We sought to characterize the nature and phenotype of CD4+ T cells in the oral mucosa and determine if CD4+ T cell dynamics were altered during HIV infection and antiretroviral therapy (ART) using the SIV infected nonhuman primate model. Rhesus macaques infected with SIV has been a valuable model to study HIV pathogenesis, and studies have shown SIV infected macaques display similar oral pathologies and susceptibilities to opportunistic infections such as EBV and candidiasis as seen in HIV infected subjects [1517].

Our results show that the prevalence and phenotype of CD4+ T cells in the oral mucosa mirror those of CD4+ T cells in the rectal mucosa, with a repopulation of CD4+ T cells during ART. Interestingly, a fraction of CD4+ T cells repopulating the oral mucosa were found to harbor SIV DNA suggesting that the infected viral reservoir continues to persist in oral mucosa during therapy.

2. Materials and Methods

2.1. Animals, Infection, and Samples

Archived samples from rhesus macaques (Macaca mulatta) of Indian origin were used for this study. The animals were housed in accordance with the American Association for Accreditation of Laboratory Animal guidelines and were seronegative for SIV, simian retrovirus (SRV), and simian T cell leukemia virus (STLV) type 1. Animals were infected intravenously with ~1000 TCID50 of uncloned pathogenic SIVmac251.

Peripheral blood and oral and rectal mucosal samples were obtained from five healthy animals, eight animals chronically infected with SIV, and four animals that were treated with antiretroviral drugs PMPA (Tenofovir) and FTC (Emtricitabine) continuously for more than 6 months until sacrifice.

PBMC was isolated by density gradient centrifugation and mucosal samples were processed by enzymatic digestion followed by enrichment over a percoll gradient as described previously [10, 18]. Plasma viral loads were determined by real-time PCR with an ABI Prism 7700 sequence detection system (Applied Biosystems) using reverse-transcribed viral RNA as template using methods previously described [19].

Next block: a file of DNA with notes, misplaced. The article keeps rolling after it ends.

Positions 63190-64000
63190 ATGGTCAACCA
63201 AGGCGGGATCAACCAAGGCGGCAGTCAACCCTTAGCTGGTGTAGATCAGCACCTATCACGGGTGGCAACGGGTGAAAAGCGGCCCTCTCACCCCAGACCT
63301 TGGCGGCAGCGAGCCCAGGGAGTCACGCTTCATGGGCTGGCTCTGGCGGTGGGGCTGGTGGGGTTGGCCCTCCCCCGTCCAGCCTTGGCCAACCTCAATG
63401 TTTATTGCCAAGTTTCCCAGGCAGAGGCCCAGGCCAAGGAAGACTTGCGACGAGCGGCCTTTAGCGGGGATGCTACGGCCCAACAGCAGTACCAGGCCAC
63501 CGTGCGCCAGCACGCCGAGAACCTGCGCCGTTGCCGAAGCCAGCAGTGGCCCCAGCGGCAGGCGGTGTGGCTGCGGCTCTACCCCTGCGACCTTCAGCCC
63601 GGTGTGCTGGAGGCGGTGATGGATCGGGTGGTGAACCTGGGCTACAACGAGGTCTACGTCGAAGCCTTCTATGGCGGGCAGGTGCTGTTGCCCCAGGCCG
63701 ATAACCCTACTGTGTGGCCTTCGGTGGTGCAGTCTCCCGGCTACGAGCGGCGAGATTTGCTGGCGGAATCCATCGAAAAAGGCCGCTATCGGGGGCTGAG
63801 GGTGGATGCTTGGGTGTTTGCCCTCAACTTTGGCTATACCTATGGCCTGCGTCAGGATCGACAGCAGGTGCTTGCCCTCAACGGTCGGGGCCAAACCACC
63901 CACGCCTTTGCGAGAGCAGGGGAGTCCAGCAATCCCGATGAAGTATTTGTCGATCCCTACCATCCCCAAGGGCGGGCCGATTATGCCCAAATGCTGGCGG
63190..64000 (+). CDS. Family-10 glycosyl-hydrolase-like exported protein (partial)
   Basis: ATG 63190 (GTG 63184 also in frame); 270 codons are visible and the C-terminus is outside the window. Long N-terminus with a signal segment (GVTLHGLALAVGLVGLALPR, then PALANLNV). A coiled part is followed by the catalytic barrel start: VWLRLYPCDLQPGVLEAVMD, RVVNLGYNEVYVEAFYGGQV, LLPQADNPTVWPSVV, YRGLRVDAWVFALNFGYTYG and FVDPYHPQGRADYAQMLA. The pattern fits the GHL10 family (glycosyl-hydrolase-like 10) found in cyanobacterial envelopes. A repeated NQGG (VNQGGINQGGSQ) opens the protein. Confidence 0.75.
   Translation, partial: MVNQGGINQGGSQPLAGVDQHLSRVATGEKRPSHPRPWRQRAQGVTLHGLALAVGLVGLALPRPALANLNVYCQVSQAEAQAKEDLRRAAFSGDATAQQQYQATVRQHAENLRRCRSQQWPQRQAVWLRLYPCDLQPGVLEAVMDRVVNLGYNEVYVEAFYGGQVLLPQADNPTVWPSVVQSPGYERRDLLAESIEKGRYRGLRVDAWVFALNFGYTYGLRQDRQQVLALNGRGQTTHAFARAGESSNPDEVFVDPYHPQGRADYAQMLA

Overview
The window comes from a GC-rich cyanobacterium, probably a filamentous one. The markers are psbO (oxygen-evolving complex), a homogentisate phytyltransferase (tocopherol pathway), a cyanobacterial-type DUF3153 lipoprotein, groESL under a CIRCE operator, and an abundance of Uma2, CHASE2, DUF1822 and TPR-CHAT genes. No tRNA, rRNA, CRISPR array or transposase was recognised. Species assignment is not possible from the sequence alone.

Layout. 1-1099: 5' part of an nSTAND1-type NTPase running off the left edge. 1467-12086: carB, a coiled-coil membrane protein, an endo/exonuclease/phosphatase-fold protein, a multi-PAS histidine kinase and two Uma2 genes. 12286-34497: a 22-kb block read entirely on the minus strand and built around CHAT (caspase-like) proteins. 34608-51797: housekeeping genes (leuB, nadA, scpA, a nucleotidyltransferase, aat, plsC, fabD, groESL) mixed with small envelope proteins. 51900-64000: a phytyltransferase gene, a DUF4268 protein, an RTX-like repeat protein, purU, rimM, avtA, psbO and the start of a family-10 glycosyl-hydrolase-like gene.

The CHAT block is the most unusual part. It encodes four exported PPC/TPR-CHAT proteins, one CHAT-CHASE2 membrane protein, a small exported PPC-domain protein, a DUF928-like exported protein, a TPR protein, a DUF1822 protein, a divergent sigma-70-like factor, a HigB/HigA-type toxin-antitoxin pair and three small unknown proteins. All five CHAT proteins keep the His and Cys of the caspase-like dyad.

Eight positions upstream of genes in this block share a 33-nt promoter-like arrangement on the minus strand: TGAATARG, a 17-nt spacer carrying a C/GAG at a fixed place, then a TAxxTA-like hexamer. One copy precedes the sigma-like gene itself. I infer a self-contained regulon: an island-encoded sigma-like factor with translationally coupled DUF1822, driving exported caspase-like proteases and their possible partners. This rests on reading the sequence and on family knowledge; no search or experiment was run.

2.2. Antibodies and Flow Cytometry

Isolated cells were labeled with a combination of CD3-Cy7APC, CD4-PB, CD28-Cy5-PE, CD95-FITC, and CD8-Alexafluor700 and analyzed by flow cytometry using procedures described previously [10, 12, 18, 2022]. All the antibodies were obtained from BD Biosciences (San Diego, CA) and titrated using rhesus macaque PBMC. Labeled cells were fixed with 0.5% paraformaldehyde and analyzed using a Becton Dickinson LSR II flow cytometer. For analysis of SIV-gag DNA in CD4+ T cells, cells were labeled as above and CD4+ T cells were sorted using a BD FACS Aria sorter.

IL-17 production in CD4+ T cells was determined after short-term stimulation with 10 ng/mL of PMA (phorbol myristate acetate; Sigma-Aldrich, Saint Louis, MO) and 500 ng/mL of Ionomycin (Sigma-Aldrich, Saint Louis, MO) in the presence of Brefeldin-A (BD Biosciences) for 4 hours. After stimulation, cells were labeled with anti-CD3-Cy7APC, CD8-Alexa-700, and CD4-PE. Cells were fixed in Cytofix/perm buffer (BD Biosciences) and labeled with anti-IL-17-APC (e-Biosciences). Labeled cells were fixed in 0.5% paraformaldehyde and analyzed using a Becton Dickinson LSR II flow cytometer.

2.3. qPCR Assay for SIV DNA in Sorted CD4+ T Cells

SIV-gag DNA in CD4+ T cells was determined using a highly quantitative PCR assay for SIV-gag as previously described [12] using SIV-gag specific primers and probes [23]. The assay was calibrated using a cell line that carried only a single copy of proviral SIV DNA [12]. Processed samples were analyzed using an ABI 7500 Taqman PCR instrument (Applied Biosystems Inc.).

2.4. Data Analysis